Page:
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Mayor’s Upk Wish Granted In Budget

State Pumps Millions Into Pgm.

State lawmakers have once again approved an on-time bu dget-and it proved to be a big win for Mayor Bill de Blasio’s campaign to expand universal pre-kindergarten (UPK) programs.

Announced by Gov. Andrew Cuomo and legislative leaders last Saturday, Mar. 29, the budget deal includes $300 million toward expanding UPK in the city and $1.5 billion to build a statewide, statefunded UPK system over the next five years.

Schools across the Empire State stand to benefit from the budget deal, as education funding will increase by $1.1 billion this fiscal year, which began on Tuesday, Apr. 1.

This represents a 5.3 percent in education funds over the previous fiscal year.

The implementation of the controversial Common Core Educational Standards is also changed in the budget deal, as it included a series of reforms such as ending standardized bubble tests for young children, ensuring instructional time is used for education and protecting student privacy.

Charters schools across New York State will also receive an additional $250 per student in tuition payments the first year, followed by $350 in the second year and $500 the third year. The budget also allocates $2 billion toward technological upgrades in all schools.

“This budget builds on the state’s progress over the past three years in order to grow the economy and create new opportunities for New Yorkers and their families,” Cuomo said in announcing the budget’s official passage Monday night, Mar. 31. He added the budget “contains targeted investments that will transform our schools, ensure safer, cleaner and fairer communities and restore the public’s trust in government.”

Debate over funding UPK caused some friction between Mayor de Blasio and Governor Cuomo. De Blasio asked the state for authority allowing the city to implement a onepercent tax on wealthy city residents to pay for expanded UPK programs. Cuomo, however, balked at the idea, insisting the state could provide ample UPK funding without raising taxes.

Following the budget deal’s announcement last Saturday, de Blasio struck a grateful tone in a statement to the press, thanking Cuomo and legislative leaders for achieving “something truly extraordinary.” No tax increases were authorized with the UPK budget allocation.

“With the investment announced today, this state has made a powerful and historic decision that will change the lives of tens of thousands of children,” de Blasio said. “We set out down this road nearly 18 months ago. Through ups and downs, we never wavered from our promise to the people of this city to expand full-day pre-K and afterschool for our children starting this September. Today that pledge became a reality.”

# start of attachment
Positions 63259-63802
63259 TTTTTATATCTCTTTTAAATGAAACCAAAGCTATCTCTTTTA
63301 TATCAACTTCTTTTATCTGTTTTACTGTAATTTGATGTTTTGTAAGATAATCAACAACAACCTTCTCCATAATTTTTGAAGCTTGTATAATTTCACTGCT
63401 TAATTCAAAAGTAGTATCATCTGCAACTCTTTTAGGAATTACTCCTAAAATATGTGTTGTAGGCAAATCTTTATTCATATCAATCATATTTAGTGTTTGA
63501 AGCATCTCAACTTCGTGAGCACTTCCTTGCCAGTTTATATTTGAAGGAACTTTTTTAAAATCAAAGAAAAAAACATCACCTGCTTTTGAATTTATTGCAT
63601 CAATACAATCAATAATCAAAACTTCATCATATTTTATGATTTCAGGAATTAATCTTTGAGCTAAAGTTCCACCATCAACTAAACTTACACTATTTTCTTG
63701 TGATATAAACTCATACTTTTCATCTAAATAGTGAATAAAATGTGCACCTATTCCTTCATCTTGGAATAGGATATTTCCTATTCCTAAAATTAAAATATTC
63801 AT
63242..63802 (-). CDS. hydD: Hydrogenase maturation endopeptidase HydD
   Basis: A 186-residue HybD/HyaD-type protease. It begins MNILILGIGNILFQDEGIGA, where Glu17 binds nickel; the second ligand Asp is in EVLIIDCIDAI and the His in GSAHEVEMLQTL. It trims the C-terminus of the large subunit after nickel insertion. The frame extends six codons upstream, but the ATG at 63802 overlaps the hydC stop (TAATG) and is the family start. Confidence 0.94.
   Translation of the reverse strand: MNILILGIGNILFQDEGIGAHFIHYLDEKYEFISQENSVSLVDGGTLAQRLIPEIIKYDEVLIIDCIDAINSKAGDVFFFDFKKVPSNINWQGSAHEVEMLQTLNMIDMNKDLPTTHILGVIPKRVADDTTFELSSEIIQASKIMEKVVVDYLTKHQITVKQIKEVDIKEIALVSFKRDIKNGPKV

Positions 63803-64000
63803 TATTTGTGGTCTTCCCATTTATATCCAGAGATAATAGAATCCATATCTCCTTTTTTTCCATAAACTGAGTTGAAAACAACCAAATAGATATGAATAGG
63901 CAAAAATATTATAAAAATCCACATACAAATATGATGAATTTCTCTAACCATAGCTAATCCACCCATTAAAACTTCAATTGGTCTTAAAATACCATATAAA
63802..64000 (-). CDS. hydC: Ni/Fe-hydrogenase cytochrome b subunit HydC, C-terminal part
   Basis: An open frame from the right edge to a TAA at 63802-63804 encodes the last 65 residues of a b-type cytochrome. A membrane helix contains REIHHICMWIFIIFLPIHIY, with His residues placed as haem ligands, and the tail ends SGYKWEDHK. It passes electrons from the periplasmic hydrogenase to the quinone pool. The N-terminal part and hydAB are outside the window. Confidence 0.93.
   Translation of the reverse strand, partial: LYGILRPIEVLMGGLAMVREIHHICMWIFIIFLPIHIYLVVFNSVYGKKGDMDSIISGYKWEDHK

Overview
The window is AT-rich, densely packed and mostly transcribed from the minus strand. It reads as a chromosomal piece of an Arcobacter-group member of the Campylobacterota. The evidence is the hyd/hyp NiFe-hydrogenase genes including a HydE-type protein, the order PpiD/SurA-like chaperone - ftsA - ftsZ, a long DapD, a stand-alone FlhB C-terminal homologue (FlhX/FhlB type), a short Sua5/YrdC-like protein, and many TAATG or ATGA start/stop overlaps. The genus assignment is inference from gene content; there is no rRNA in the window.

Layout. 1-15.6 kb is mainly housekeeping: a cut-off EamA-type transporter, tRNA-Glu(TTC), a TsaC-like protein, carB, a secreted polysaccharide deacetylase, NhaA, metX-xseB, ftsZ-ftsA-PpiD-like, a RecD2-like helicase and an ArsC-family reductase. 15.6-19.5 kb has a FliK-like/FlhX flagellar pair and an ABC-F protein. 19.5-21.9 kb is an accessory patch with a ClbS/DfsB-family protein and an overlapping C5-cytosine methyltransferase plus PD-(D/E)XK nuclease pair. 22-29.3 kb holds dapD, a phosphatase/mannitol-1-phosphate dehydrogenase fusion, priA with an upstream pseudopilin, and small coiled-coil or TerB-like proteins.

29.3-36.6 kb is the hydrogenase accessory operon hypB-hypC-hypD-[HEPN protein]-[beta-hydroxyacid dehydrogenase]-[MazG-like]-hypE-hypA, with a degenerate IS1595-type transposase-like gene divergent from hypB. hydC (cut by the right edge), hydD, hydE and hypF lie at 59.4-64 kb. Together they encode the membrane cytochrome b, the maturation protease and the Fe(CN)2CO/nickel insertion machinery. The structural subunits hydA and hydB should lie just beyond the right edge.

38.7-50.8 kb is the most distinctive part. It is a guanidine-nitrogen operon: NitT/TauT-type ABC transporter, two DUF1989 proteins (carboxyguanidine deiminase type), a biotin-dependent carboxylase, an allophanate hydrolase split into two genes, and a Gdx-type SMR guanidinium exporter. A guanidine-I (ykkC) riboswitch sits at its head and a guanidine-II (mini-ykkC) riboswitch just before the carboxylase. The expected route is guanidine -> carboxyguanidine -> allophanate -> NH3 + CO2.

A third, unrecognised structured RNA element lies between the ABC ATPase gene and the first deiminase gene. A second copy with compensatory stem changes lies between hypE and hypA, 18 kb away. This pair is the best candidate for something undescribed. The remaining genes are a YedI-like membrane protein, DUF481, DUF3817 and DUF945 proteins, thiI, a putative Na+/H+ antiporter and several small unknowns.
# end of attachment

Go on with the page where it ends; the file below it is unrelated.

Local Assemblywoman Catherine Nolan, chair of the Assembly Education Committee, praised the budget deal and the increased education funding in a statement Monday, Mar. 31.

“Overall, this year’s final budget is a smart spending plan that significantly increases support for, and access to, high-quality educational opportunities for our students in each and every grade,” Nolan said. “It takes real, tangible steps toward restoring the Gap Elimination Adjustment, presses pause on implementation of the Common Core, protects student privacy and takes steps to eliminate trailers in New York City schools. Most importantly it puts our students first and supports New York’s schools.”

De Blasio also praised the state government for including in the budget rent subsidies which aim to “transition [families] out of our shelter system.”

“This budget also recognizes the unprecedented homelessness crisis facing this city and our shared commitment to lift up people facing crisis,” the mayor added. “These new partnerships between the city and state will mean we can begin turning the tide and protecting our most vulnerable.”

Other provisions in the budget agreement, as outlined in a press release from the Governor’s Office, include the following:

– the elimination of a 5.9 percent income tax rate for all manufacturers and the introduction of a 20 percent real property tax credit for manufacturers who own or lease property in New York State;

– an additional $150 million in economic development capital funding and $70 million in tax credits for businesses in the Regional Economic Development Councils created in 2011 to boost economic development statewide;

– new anti-bribery and anticorruption laws to clean up state government;

– a $9 million increase in resources for the Environmental Protection Fund;

– legislation to combat against young drivers who send or read text messages while behind the wheel;

– funding for the Commission on Youth, Public Safety and Justice to provide teenagers in the criminal justice system with alternatives to incarceration.

The budget deal, however, was panned by some activists for leaving out funds to enact the DREAM Act, legislation to provide undocumented young students with college aid and for reducing public transit funding by $30 million.

“It is highly disappointing that the New York State DREAM Act was not included in the state budget,” said Jazmin Cruz, a Brooklyn resident and member of Make the Road New York. “New York’s leading elected state officials are ignoring the demands from our communities, and we plan to hold them accountable. We are going to continue fighting until the DREAM becomes a reality.”

“The sacrifice of dedicated transit funds will mean less money available to provide subway, bus, Metro-North and Long Island Rail road service,” according to John Raskin of the Riders Alliance, a transportation advocacy coalition. “Taking away transit funding at the state level has a direct impact on levels of service, which still have not been restored to 2010 levels, and on fares, which continue to rise every other year.”

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